December 13, 2017

December 13, 2017

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December 12, 2017

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December 11, 2017

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USDA Announces Changes To The U.S. Beef Grade Standards

  • USDA quality grades are used by companies to provide information to consumers about meat’s tenderness, juiciness, and flavor and are a key factor in determining the value of beef and live cattle.  Last summer, USDA requested stakeholder feedback on a petition asking to amend standards for beef carcass grades.  That petition requested that the standards be revised to include dentition and documentation of actual age as an additional determination of maturity grouping for official quality grading.

  • USDA’s Agricultural Marketing Service (AMS) announced yesterday that it is updating the voluntary S. Standards for Grades of Carcass Beef.  With this update, companies using the USDA grading program can now rely on dentition or age documentation to establish the maturity of animals.  Under the revised standards, producers and processors can ensure that cattle 30 months old or younger are included in the youngest maturity group recognized as “beef”.  Skeletal and muscular evidence will still be used to determine maturity for those animals over 30 months of age.

  • The revised standards will be implemented on Monday, December 18, 2017.  Prior to that date, companies using the USDA voluntary grading program must:

    • Provide documentation to the AMS Supervisor and Graders describing how carcasses over 30 months of age are identified and segregated within the plant. AMS will review these procedures either during routine QSA audits or during supervisory visits. Plants with a Quality Systems Assessment (QSA) program (e.g., for Export Verification) will provide the applicable section from their quality manual which details this process. Plants without a QSA program will document their process through a Standard Operating Procedure or similar document; and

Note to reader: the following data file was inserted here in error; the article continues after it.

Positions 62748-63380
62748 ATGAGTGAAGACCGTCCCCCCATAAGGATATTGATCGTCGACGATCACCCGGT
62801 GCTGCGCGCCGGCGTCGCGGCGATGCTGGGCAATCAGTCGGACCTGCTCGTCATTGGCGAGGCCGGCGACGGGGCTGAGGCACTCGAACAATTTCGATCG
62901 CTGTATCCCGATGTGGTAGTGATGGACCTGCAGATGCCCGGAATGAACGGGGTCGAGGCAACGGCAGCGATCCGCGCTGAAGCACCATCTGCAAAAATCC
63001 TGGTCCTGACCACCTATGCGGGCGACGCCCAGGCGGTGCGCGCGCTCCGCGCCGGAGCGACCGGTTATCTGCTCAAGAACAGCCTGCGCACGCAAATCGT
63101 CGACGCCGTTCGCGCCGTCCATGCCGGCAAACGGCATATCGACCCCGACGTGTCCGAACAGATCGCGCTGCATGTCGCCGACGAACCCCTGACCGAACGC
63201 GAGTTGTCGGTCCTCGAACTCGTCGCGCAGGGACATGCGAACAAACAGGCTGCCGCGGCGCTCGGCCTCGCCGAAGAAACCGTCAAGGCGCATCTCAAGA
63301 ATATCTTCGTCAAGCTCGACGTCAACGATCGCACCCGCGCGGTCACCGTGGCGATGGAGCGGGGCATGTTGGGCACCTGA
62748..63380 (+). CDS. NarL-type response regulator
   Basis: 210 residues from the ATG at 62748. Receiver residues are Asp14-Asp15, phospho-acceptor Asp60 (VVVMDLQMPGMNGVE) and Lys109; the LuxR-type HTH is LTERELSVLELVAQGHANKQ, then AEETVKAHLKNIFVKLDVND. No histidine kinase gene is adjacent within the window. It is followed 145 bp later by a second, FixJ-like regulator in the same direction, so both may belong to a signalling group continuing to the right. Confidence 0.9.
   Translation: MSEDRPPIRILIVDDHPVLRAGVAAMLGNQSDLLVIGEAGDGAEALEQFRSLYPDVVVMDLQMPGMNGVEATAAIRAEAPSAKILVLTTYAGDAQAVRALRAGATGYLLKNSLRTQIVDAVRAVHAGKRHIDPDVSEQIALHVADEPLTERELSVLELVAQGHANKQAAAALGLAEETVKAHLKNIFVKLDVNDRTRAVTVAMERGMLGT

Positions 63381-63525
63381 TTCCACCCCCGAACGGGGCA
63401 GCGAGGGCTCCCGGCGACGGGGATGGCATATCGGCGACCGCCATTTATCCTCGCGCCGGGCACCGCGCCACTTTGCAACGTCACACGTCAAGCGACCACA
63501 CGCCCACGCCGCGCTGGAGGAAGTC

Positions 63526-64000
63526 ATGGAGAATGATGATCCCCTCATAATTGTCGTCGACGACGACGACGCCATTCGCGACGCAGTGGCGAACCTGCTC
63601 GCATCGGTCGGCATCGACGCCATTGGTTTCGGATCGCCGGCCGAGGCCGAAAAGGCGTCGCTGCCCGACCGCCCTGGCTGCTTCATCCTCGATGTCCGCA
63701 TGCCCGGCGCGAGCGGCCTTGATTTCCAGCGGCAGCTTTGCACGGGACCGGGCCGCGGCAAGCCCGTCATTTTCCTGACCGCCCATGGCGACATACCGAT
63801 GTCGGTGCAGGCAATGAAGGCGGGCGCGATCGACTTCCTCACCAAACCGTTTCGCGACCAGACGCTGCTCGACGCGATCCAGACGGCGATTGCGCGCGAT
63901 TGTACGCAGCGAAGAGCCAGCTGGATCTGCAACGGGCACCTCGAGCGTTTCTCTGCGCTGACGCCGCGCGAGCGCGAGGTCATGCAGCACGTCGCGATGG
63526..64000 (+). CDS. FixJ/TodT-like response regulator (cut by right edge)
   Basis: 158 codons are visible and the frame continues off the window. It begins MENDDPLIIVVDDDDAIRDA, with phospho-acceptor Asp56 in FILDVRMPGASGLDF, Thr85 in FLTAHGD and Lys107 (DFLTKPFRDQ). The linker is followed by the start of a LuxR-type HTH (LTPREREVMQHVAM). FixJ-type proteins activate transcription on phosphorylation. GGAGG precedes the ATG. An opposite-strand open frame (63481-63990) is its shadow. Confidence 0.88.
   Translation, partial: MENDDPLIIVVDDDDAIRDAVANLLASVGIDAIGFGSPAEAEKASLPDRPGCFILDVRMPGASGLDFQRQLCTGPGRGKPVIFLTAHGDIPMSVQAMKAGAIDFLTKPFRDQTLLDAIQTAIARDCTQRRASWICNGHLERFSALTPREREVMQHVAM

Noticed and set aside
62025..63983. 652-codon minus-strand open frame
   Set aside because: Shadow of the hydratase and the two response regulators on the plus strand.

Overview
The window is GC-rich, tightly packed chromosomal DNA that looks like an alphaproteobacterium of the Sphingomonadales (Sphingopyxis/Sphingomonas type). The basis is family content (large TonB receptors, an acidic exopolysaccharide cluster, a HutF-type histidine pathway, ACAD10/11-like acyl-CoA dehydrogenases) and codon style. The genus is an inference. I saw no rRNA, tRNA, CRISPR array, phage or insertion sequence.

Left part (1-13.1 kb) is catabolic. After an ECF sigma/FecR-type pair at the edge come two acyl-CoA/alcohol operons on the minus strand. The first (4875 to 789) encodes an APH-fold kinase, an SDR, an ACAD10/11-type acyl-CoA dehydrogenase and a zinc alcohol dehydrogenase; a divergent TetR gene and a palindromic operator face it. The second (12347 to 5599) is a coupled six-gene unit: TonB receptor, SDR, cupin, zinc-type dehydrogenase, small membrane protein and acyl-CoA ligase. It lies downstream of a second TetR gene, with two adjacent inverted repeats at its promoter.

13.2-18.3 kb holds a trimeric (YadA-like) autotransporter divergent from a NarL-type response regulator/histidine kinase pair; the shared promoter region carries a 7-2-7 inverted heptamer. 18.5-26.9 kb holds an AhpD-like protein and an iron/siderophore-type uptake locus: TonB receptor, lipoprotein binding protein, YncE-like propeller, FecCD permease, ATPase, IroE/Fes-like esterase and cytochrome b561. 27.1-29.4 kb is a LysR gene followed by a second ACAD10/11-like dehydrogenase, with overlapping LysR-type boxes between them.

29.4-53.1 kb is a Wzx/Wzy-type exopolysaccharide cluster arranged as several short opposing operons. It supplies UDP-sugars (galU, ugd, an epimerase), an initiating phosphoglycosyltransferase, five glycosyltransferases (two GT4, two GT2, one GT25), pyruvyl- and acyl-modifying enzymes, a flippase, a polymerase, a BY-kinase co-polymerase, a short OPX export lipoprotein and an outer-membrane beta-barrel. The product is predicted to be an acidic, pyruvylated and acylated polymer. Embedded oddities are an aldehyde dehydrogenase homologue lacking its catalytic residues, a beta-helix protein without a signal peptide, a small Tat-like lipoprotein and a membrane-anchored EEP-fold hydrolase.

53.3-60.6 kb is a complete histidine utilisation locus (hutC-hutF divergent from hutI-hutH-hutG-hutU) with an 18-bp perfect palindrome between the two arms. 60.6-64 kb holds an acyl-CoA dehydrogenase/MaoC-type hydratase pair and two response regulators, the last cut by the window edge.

• Ensure the AMS Supervisor and Graders are aware of how carcasses over 30 months of age are identified and marked. The carcasses must be identified in a manner that allows the AMS Grader to easily see the identification when presented for grading.

  • On December 18, companies may only offer carcasses for initial quality and/or yield grading.  No carcasses shall be presented for grading that were held as regrades from the previous week.

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Keller and Heckman offers global food and drug services to its clients. Our comprehensive and extensive food and drug practice is one of the largest in the world. We promote, protect, and defend products made by the spectrum of industries regulated by the U.S. Food and Drug Administration (FDA), the European Commission and Member States authorities in the European Union (EU) and similar authorities throughout the world. The products we help get to market include foods, pharmaceuticals, medical devices, veterinary products, dietary supplements, and cosmetics. In addition...

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